- Innergex Renewable Energy, 4.25% 15-August-2020, Series 'A' Convertible Debentures. (Ticker: INE.DB.A), (Last week's ranking: #2). Quick recap: this company is big on renewable energy (specifically hydro, wind, and solar), with hydro being most prominent in its portfolio. Electricity generation (and hence, cash flow) is somewhat dependent weather and waterflow, and the underlying common shares are decidedly low-beta. Renewable energy is an important secular theme in my view and this company is a good operator in the right sector in the right time. INE.DB.A itself continues to be an attractive investment because it's on the brink of trading in-the-money, with the common shares closing only 2.0% below conversion price. With a Friday close of $108.02, the yield-to-hard-call date for INE.DB.A is at 0.58%. Bottom line: we want renewable energy in our portfolio and INE.DB.A, at current prices, allows for participation in the upside of the common stock with a safety net floor provided by the par value of the debentures. We're long INE.DB.A at $102.75.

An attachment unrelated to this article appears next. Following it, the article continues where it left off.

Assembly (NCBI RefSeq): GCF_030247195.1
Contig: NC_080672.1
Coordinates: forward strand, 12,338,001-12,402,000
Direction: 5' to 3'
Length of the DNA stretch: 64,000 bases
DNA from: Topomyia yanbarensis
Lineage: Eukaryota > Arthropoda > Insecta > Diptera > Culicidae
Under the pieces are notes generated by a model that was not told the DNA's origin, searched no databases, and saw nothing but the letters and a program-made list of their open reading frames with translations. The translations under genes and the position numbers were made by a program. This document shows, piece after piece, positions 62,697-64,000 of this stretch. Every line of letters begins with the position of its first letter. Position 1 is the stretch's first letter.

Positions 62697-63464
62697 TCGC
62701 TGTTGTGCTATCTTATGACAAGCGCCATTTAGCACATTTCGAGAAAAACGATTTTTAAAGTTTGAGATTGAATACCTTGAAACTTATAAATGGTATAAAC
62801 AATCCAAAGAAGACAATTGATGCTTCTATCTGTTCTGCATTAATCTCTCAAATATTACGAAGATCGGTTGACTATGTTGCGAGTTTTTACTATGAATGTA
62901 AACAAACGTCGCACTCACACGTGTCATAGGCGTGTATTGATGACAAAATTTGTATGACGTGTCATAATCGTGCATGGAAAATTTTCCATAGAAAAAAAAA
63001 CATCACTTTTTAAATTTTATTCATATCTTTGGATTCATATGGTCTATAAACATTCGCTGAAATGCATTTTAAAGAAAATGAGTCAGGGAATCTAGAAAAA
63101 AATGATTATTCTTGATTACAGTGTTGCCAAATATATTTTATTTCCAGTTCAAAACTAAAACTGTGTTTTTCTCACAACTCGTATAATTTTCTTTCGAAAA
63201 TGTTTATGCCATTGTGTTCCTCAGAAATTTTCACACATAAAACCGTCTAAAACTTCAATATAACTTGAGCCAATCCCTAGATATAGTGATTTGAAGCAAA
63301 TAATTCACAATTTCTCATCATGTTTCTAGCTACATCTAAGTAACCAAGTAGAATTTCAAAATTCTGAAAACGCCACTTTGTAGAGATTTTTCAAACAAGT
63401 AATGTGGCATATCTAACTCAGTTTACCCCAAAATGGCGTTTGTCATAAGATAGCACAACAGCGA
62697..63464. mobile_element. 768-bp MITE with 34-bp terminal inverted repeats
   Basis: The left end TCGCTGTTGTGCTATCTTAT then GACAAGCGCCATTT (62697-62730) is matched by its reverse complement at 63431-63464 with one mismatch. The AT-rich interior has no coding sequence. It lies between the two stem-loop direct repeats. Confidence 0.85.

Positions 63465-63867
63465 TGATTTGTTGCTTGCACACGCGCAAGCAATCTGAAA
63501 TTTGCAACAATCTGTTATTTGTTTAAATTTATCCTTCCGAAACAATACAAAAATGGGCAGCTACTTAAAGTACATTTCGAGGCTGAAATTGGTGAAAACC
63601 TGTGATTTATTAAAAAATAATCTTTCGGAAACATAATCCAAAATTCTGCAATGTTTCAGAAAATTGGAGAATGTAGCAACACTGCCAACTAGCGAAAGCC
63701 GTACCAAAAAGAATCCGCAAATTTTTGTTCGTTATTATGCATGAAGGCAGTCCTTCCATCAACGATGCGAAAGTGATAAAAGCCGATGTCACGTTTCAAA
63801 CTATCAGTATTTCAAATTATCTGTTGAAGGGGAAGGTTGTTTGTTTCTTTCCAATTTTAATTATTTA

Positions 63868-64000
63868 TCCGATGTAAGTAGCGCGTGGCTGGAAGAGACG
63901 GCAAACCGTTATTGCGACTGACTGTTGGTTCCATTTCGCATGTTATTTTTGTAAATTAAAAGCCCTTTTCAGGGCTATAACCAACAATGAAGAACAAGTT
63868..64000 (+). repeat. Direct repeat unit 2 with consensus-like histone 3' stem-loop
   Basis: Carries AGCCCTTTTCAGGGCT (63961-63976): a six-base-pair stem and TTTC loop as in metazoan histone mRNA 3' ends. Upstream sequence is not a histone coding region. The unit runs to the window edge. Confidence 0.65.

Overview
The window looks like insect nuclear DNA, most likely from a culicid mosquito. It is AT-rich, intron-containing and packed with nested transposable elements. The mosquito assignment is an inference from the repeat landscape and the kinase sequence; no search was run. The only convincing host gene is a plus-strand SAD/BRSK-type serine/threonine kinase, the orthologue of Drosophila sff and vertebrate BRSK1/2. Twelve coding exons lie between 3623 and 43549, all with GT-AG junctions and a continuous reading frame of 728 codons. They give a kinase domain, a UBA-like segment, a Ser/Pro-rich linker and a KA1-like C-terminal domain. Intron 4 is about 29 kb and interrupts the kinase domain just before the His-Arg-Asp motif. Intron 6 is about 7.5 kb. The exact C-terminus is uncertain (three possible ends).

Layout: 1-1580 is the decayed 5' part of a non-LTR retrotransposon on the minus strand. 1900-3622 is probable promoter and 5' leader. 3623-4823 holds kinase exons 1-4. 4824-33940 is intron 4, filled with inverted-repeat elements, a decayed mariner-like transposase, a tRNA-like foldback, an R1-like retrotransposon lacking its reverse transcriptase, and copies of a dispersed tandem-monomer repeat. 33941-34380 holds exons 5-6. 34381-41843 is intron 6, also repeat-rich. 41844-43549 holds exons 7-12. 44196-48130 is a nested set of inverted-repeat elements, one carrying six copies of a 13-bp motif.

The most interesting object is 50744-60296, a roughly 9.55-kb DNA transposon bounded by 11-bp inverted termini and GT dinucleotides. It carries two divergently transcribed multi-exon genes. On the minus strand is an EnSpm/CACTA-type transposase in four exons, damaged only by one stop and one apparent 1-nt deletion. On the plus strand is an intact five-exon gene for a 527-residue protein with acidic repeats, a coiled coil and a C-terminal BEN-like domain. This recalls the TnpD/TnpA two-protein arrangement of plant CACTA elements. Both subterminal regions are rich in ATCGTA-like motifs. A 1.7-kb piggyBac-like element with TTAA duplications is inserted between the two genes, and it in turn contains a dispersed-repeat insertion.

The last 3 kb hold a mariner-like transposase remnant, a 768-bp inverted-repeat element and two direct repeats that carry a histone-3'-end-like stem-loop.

- DHX Media, 5.875% 30-September-2024, Convertible Debentures. (Presumed ticker: DHX.DB), (Last week's ranking: #3). Note: this issue is not yet trading. We had first mentioned DHX Media's intriguing acquisition of 80% of Peanuts (i.e. Charlie Brown, Snoopy, and the gang) and 100% of Strawberry Shortcake on this blog a couple of updates ago. Based on my reading of the SEDAR filings, the Peanuts / Strawberry Shortcake transaction will close around June 30 and, at that point, this convertible debenture issue should be available for trading provided that DHX Media files for a prospectus to allow for wider distribution. As this issue has technically been completed via private placement, the liquidity of the issue is an open question and may be very limited. If so, this will affect our view of this issue. For now though, we will reiterate that, for investors, the terms of this DHX Media convertible debenture are outstanding. The 5.875% coupon is sizable, and an $8 conversion price is an ok 41.6% over the Friday close price of $5.65 for the Series B shares. Furthermore, the issue cannot be soft called until September 30, 2020, and unless the common shares are trading at 35% over the conversion price - which is better than the standard 25% provision that is typical of most Canadian convertible debenture issues. Bottom line: a unique media content company with growth and prized trophy assets like Peanuts + excellent terms in the convertible debentures = superb potential. The caveat, however, is the liquidity concerns, so this is a developing story to stay tuned on. Another caveat: although the Peanuts deal appears to be highly accretive, DHX is in danger of having its credit rating downgraded due to the additional leverage it's taking on to close this deal. We have no position in DHX.DB, but are interested in acquiring one if and when the issue becomes available for trading on the TSX.